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    My right lever is slightly higher than my left. It's probably 30° I do this because I use it to srub speed for a turn when decending. The left is slightly lower maybe 35ish but not much. May be odd, but works for me.

  10. #10
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    I saw that some of the Euro Enduro racers had their brakes at zero degrees I wondered if it would catch on here. Mine are at 30 but I have my brake pad contact point set so late that the levers can actually hit the grips, so really I am comfortable from 10 to 45 degrees. I am sure lever angle matters more to you early contact guys.

  11. #11
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    Quote Originally Posted by Travis Bickle View Post
    Pointed down is OK when in a pedalling position but who brakes in that position? I'm always low and rearward when braking.
    Interesting point. Being XC and trail oriented I certainly brake at times in the seated or "attack" position but will have to pay attention next time I'm descending with my butt back off the saddle and see how the lever angle feels. Thinking about it, there may be some advantage to raising them a bit from where I have them.

  12. #12
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    Really depends.

    Thru the years mine have migrated a lot.


    Check this out...

    Before it was common I use to run mine almost horizontal, like way back when - because we were riding short bikes with 71 degree HTA on non-buff, super steep techie trails. With most downhills you lived with your ass on the rear tire and the seat in your chest. Rotating brakes downward at a 45 put them out of reach when stretched way out.

    These days I'm more in the middle.

    Something rarely mentioned is how inboard folk run their brakes. I'm off the bell curve with both shifters and brake levers. I like mine way inboard where I'm just catching the end of the lever with my index finger.

  13. #13
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    Quote Originally Posted by evasive View Post
    If you're in an attack position and your elbows are up, then your forearms, wrists, and fingers (and ideally levers) are steeper.
    Elbows out, not up. Mine are around 40 degrees, they used to be lower and they've been getting adjusted higher and higher as time goes by.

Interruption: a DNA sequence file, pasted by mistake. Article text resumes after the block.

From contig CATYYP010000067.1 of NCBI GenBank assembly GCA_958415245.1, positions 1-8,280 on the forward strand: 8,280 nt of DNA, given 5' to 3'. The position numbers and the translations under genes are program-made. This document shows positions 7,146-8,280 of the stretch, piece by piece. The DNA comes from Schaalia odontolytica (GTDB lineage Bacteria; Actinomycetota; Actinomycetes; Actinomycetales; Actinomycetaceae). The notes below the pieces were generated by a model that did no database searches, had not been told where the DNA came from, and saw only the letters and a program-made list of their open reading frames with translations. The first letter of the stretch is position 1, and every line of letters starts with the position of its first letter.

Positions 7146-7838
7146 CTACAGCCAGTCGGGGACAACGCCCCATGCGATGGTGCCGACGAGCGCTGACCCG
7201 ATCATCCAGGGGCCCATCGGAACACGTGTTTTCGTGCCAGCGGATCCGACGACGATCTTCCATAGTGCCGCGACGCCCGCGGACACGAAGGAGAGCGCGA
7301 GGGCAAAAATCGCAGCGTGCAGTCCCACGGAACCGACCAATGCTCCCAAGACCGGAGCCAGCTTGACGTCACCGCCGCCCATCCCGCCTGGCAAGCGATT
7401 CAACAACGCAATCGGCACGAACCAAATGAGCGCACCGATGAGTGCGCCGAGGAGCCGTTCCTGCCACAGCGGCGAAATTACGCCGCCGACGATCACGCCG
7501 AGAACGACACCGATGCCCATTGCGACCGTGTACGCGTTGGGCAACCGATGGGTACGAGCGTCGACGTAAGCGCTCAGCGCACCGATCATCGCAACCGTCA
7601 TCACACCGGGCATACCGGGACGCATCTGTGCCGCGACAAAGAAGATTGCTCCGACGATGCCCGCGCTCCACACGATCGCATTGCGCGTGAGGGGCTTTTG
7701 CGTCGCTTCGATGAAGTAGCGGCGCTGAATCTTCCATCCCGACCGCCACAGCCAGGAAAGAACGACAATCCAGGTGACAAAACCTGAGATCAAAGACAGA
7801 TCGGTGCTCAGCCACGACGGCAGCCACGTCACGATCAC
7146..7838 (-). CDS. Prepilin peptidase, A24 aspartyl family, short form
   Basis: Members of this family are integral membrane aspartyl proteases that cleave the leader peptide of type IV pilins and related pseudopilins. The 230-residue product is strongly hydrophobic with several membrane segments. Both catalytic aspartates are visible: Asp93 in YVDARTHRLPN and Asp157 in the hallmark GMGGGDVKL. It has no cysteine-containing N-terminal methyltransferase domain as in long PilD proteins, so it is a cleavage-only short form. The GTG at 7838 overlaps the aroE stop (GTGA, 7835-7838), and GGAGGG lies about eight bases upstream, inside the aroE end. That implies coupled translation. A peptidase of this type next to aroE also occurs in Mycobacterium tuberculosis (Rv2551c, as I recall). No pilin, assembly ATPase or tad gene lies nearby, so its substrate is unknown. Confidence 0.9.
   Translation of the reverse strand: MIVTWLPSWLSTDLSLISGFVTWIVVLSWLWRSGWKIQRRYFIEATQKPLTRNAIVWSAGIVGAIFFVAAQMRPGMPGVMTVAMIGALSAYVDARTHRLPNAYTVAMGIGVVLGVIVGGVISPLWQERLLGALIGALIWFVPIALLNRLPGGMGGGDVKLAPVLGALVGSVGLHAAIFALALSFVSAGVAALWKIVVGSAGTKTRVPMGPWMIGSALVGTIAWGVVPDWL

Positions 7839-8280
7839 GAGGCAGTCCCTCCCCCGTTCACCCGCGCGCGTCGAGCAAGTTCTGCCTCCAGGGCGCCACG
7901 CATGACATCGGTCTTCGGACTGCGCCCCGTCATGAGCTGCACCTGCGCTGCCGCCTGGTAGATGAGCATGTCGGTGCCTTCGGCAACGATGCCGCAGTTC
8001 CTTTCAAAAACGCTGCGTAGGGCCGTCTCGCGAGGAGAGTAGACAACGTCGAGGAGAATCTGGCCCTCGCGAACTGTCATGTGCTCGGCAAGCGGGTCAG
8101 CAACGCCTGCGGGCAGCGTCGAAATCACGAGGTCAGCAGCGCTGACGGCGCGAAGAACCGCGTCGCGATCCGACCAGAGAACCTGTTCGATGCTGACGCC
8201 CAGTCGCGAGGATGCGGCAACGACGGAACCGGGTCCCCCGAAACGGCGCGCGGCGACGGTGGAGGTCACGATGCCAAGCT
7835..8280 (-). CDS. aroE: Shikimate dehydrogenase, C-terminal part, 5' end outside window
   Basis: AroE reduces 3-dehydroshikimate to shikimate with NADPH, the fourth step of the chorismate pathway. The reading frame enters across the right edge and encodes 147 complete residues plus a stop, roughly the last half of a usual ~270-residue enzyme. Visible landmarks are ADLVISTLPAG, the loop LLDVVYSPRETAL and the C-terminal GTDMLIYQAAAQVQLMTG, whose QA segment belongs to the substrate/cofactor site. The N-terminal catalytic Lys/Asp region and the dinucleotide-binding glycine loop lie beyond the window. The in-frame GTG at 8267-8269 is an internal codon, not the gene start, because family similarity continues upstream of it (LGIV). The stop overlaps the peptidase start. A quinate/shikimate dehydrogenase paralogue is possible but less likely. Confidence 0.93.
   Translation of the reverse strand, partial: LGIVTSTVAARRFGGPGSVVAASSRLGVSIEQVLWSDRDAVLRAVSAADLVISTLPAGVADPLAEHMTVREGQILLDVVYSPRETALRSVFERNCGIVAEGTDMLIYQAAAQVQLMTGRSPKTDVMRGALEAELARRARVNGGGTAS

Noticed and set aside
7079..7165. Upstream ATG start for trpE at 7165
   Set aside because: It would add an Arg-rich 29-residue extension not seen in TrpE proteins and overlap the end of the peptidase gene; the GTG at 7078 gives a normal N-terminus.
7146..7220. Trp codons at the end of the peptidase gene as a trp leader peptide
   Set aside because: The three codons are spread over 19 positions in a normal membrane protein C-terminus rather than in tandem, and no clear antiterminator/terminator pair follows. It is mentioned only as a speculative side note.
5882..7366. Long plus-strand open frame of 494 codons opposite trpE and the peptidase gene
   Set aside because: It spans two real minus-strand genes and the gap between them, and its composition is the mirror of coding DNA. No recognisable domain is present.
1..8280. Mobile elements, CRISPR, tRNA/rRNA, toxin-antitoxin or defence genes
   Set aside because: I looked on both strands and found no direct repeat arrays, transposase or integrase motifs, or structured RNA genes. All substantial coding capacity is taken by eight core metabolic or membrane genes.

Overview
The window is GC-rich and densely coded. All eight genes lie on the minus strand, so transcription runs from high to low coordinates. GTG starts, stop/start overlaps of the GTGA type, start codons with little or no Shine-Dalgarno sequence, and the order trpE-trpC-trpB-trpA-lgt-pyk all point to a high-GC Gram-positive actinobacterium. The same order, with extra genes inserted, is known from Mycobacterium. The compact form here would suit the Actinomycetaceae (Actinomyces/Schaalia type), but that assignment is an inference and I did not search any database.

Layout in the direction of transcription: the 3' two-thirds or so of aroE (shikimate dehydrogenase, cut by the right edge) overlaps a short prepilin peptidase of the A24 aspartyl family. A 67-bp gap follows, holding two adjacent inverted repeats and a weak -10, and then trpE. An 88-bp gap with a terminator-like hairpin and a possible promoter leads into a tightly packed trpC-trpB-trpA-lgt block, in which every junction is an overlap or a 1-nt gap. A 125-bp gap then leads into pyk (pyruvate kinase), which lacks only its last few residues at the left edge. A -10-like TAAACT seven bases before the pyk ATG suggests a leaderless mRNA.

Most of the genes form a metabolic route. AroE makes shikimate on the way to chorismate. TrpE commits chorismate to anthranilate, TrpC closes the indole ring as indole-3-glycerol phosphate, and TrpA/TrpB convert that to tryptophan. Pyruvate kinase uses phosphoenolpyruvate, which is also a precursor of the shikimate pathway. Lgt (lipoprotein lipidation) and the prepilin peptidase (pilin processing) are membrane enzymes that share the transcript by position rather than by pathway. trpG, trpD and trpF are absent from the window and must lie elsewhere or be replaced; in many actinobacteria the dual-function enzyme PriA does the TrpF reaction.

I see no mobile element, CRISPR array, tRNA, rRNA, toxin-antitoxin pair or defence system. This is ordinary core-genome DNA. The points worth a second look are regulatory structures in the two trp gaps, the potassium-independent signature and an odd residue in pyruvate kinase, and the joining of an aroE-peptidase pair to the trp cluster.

14. #14
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    i started with 45 degrees when i started biking.

    for the heck of it, i pointed it lower and felt awkward, not to the point of over reaching but really isn't natural.

    i began to raise it up above 45 and it felt better. as time went by, i gave priority to a descending/attack position.

    i don't know how many degrees it is, but i do judge it primarily how much of the lever body is exposed when im standing in front of the saddle.
    Canfield Yelli Screamy

  15. #15
    beater
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    Quote Originally Posted by richde View Post
    Elbows out, not up. Mine are around 40 degrees, they used to be lower and they've been getting adjusted higher and higher as time goes by.
    Whatever. I know where my elbows are and where they should be. I posted that between days of a BetterRide camp, and my levers are pretty much at the same angle as Gene's. I didn't bother to measure them, but they're in the neighborhood of 45*.

  16. #16
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    Quote Originally Posted by Cerberus75 View Post
    My right lever is slightly higher than my left. It's probably 30° I do this because I use it to srub speed for a turn when decending. The left is slightly lower maybe 35ish but not much. May be odd, but works for me.
    I sure do hope you're not just laying on the rear brake to scrub speed. Nothing d1cks up a trail faster than that.

  17. #17
    NWS
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    I ran about 45 degrees down until I started riding DH, and found that I couldn't reach them comfortably in steep stuff. Now its probably 15 degrees or so. To my surprise I like it better this way, even on level ground.